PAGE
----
Following our discussion of the evidence-based movement, I would like to highlight the recent work of Future of Children contributor Col. Stephen Cozza (U.S. Army, retired) and the National Military Family Bereavement Study. In a recent interview, Cozza, who is a professor of psychiatry and associate director of the Center for the Study of Traumatic Stress at the Uniformed Services University of the Health Sciences, explained that the study aims to guide policy by creating a greater base of empirical data on how immediate family members are affected when a service member passes away.
In the interview, Cozza argued that basing policy on research is important for these families, whose needs vary based on relationship to the deceased, the type of death, geographic location, and other factors. By gathering data on these scenarios, Cozza hopes to better advise policy makers on how to help these families.
Even before the study began, Cozza established the importance of this research in his Future of Children article with Allison Holmes and Paula Rauch. A parent’s death in combat not only brings immediate grief, it can also mean that survivors lose their identity within the military community, especially if they have been living on base and need to leave. Additionally, sudden, violent deaths—such as suicides, accidents, and combat-related deaths—are more common among service members than in the general population, and such deaths have been shown to bring a greater risk of PTSD and other emotional issues for surviving loved ones.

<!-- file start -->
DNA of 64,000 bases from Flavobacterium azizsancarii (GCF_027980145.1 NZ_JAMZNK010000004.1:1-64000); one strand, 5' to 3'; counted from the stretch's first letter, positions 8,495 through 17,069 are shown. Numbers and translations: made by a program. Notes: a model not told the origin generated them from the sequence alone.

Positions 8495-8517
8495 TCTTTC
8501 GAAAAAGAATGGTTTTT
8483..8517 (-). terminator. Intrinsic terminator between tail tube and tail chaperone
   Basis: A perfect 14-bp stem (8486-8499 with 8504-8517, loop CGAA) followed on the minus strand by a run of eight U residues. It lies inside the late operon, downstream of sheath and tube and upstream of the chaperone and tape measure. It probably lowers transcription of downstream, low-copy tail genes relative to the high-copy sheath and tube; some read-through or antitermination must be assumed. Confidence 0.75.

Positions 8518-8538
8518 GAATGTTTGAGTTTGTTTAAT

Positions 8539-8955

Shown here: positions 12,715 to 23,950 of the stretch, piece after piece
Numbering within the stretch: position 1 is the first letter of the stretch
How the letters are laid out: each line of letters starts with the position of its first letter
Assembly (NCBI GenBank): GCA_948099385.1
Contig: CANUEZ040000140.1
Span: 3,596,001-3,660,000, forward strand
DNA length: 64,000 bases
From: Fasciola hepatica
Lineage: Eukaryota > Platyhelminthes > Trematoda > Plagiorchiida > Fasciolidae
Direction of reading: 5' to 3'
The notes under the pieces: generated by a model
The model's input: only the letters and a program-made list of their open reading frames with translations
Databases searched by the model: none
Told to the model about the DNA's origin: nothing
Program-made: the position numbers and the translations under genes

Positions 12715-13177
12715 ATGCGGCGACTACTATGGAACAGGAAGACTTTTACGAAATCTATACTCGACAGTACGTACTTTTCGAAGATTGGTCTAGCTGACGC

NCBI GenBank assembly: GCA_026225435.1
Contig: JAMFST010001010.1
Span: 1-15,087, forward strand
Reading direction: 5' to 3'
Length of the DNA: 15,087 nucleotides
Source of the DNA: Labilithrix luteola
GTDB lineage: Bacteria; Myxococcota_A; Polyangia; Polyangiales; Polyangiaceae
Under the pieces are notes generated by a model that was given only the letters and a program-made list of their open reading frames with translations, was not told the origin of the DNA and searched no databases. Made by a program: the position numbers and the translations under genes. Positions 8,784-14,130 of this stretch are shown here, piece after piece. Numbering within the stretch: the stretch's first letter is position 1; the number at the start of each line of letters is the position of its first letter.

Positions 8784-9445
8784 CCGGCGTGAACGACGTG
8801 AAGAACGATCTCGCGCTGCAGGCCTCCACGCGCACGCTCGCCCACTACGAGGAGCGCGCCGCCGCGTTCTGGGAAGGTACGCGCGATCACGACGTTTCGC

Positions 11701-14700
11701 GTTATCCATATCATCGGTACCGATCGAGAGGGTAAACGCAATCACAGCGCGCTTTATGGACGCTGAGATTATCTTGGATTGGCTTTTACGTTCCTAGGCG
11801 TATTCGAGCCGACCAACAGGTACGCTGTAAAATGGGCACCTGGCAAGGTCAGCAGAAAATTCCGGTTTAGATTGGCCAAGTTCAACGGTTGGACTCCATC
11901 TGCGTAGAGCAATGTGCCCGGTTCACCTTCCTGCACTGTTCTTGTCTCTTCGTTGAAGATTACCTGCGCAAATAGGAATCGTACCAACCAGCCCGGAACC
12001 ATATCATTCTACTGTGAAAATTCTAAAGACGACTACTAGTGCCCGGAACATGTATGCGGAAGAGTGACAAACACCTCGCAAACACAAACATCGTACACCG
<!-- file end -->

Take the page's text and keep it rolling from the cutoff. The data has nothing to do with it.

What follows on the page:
Another Future of Children article suggested building communities of care for military families and pointed to a need for further research on how to best do so. In the article, communities of care are defined as complex systems that work across individual, parent/child, family, community, military, and national levels of organization to promote the health and development of military children and families. The authors highlighted the tensions that exist in creating these interdisciplinary care communities. When we attempt to create collaborative communities of care and run into conflicts between the training of clinicians and public health professionals, research evidence could create an objective common ground on which to base programs and policy. Cozza’s National Military Family Bereavement Study is an example of the evidence-based movement in action.
For more Future of Children articles on military families, see our Fall 2013 issue, Military Children and Families. For more on the evidence-based movement, check out this interview with Future of Children senior editor Ron Haskins.